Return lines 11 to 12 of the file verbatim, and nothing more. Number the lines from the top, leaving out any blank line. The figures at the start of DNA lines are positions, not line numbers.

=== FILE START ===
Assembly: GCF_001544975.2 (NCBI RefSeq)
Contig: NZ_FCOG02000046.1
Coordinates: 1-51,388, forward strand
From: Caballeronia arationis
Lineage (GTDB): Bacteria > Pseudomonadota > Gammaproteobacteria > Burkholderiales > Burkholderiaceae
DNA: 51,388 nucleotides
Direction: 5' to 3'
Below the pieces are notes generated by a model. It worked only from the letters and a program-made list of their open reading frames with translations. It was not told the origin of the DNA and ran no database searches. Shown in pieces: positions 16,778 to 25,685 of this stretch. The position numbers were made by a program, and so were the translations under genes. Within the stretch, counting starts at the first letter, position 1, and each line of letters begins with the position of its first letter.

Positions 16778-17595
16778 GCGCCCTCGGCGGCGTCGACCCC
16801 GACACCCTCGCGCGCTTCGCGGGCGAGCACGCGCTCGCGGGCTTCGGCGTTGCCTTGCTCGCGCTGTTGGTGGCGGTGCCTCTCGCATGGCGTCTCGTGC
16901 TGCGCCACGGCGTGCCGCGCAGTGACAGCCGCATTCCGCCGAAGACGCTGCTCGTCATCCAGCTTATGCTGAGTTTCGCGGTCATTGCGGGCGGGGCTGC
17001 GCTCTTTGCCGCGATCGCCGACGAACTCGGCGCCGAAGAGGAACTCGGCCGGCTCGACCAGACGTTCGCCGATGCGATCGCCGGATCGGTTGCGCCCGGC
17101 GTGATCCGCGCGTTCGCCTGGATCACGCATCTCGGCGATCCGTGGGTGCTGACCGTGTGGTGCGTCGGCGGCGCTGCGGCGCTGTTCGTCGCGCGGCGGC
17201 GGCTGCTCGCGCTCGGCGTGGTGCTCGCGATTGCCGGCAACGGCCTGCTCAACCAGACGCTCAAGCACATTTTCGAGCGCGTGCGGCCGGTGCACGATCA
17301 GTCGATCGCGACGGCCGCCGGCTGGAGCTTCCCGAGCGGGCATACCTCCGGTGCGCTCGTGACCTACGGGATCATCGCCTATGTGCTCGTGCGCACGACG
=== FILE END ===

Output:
16801 GACACCCTCGCGCGCTTCGCGGGCGAGCACGCGCTCGCGGGCTTCGGCGTTGCCTTGCTCGCGCTGTTGGTGGCGGTGCCTCTCGCATGGCGTCTCGTGC
16901 TGCGCCACGGCGTGCCGCGCAGTGACAGCCGCATTCCGCCGAAGACGCTGCTCGTCATCCAGCTTATGCTGAGTTTCGCGGTCATTGCGGGCGGGGCTGC